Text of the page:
Everyone’s Talking About Millennials, But What Are Millennials Talking About?
Alright, buckle up and prepare to get opinionated as we dive into the ever-relevant topic of millennials.
We’ve all heard the word, and it’s not uncommon for there to be negative connotations attached to it for whatever reason. Time and time again we’ve seen the media publishing articles – some direct and some not so much – that target the millennials for all of the recent “changes” that have been going on.
One report, in particular, published by Goldman Sachs, took the liberty of compiling a library of statistics and slapping on some opinionated statements for good measure. Whether it be the millennials’ “avoidance to make major purchases” or the “putting off of parenthood and marriage”, the report is chock full of accurate numbers with very misrepresented meaning.
Debt, income, and the delay of major purchases
Let’s highlight for a second, one statistic in particular – the mean student loan balance for 25-year-olds, which has been on a steep climb year over year since the 2000’s. The survey reveals that in 2013, the average student loan debt carried by a 25-year-old was just shy of a staggering $21,000.
Naturally, between record-setting student debt and lower incomes, Goldman Sachs has decided to say that millennials are “putting off commitments like marriage and home ownerships” because priorities are different. The survey whines that in 2012 only 23% of millennials between 18-31 are both married AND living in their own household. Hell, with the ever-increasing cost of college tuition and never ending slew of lowball salary jobs, how can the average millennial afford either, let alone both.
Here’s a few final fun facts about college tuition and income levels which come from the good folks at ProCon.org. In 1971, the average tuition per year for a 4-year public college was $428, which translates into 7% of the average male salary ($6,903) and 20% of the average female salary ($2,408) in 1971. By 2015, the average tuition per year for a 4-year public college had risen to $9,420, which translates into 25% of the average male salary ($37,138) and 39% of the average female salary ($23,769) in 2015.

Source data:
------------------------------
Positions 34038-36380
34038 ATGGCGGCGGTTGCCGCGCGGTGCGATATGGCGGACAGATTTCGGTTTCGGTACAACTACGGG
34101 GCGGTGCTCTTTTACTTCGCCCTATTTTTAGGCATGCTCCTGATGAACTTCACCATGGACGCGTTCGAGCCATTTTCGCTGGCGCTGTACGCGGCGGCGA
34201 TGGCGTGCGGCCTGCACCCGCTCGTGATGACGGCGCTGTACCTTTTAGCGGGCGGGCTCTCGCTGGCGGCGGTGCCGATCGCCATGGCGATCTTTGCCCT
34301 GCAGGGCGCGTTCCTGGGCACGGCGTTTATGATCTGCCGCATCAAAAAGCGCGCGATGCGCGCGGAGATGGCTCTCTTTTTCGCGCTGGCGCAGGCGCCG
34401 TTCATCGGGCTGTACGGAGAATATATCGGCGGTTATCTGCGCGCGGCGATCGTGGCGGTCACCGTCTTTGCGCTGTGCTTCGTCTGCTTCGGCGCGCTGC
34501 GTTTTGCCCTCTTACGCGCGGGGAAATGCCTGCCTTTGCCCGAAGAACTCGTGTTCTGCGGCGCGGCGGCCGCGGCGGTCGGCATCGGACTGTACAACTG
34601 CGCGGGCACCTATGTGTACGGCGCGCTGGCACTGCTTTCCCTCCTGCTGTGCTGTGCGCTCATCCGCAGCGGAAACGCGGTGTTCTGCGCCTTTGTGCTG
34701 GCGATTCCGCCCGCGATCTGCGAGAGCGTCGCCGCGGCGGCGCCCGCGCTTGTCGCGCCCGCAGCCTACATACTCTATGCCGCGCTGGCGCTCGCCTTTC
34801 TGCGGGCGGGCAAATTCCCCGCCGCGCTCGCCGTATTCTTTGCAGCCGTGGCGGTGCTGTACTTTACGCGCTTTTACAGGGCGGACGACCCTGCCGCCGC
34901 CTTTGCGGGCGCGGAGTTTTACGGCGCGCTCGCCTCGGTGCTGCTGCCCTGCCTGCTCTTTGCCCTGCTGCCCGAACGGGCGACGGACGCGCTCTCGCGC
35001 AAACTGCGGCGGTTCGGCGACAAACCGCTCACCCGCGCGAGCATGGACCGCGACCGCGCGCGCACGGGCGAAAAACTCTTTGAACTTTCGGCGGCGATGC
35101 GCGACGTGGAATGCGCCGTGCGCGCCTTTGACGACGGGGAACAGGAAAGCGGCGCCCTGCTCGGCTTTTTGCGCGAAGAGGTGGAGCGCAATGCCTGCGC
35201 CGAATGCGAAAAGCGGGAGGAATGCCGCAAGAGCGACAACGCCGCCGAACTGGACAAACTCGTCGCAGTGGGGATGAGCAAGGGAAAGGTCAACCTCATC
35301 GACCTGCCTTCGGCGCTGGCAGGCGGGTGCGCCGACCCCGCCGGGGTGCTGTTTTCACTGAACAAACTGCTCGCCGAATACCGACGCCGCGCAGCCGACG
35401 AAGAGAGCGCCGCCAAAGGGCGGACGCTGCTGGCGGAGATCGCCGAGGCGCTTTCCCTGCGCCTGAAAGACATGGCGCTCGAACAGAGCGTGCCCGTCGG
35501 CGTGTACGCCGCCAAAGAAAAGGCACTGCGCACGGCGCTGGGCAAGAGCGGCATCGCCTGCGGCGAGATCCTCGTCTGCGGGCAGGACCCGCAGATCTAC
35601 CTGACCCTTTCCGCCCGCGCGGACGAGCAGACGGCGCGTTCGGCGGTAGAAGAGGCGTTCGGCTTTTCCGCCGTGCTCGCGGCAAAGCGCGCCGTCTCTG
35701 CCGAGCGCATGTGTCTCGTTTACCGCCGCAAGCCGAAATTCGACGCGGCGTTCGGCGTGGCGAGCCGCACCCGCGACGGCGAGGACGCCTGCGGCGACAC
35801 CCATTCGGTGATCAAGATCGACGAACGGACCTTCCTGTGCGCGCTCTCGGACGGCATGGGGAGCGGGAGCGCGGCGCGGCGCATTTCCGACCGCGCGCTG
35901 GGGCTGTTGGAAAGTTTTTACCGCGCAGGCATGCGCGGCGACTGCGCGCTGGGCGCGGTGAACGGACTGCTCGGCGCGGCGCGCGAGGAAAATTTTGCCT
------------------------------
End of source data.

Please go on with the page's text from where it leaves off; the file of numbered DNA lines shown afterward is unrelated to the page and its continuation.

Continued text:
Take a moment to reread that above paragraph to make sure you fully digest those numbers. It’s clear that the growing discrepancy between tuition rate increases and average salaries is a problem and will seemingly continue on that trajectory.
Personal life choices and the “Sharing Economy”
The article continues to go on about the plummeting marriage rates with graphical titles like “Marriage Can Wait”, and even touches on the topic of putting off parenthood showing the average age that women have children sitting dominantly around 30. The real reason that marriage and parenthood are being delayed comes back to the root problem of money, not a rebellious attitude of wanting to resist conforming to the “norms”, whatever those may be.
Finally, we get to the wonderful “sharing economy” as Goldman Sachs would call it, that millennials have created. The survey suggests that the must haves for previous generations – which by the way, they actually included luxury bags and TV’s in the mix with things like houses and cars – simply aren’t as important for millennials. Referencing the above mentions of low income and high debt again, the survey mistakes a lack of necessary resources ($$$) to purchase these things with an altered hierarchy of needs. Beginning to see the pattern?
Of course, we can’t forget to mention the way that millennials are single-handedly influencing and changing the retail space. Yes, with the powerful technology at our fingertips, convenience AND value are easy to find. The increasing rate of online purchases and decreasing rate of people who shop at actual storefront locations is not and cannot be solely attributed to millennials. The world of business is dog eat dog – always has been and always will be. Everyone is searching for convenience and value.
Putting it all together…
That just about brings us to the end of this in-depth teardown of the Goldman Sachs article. The takeaway? Media finds it easy to pin certain changes on millennials because of statistics like these and the way that they can be misinterpreted. Guess what? The world is constantly changing, and naturally, so are the ways that we do things. Comparing each consecutive generation to the next is only going to perpetuate thinking like this and spur incorrect views.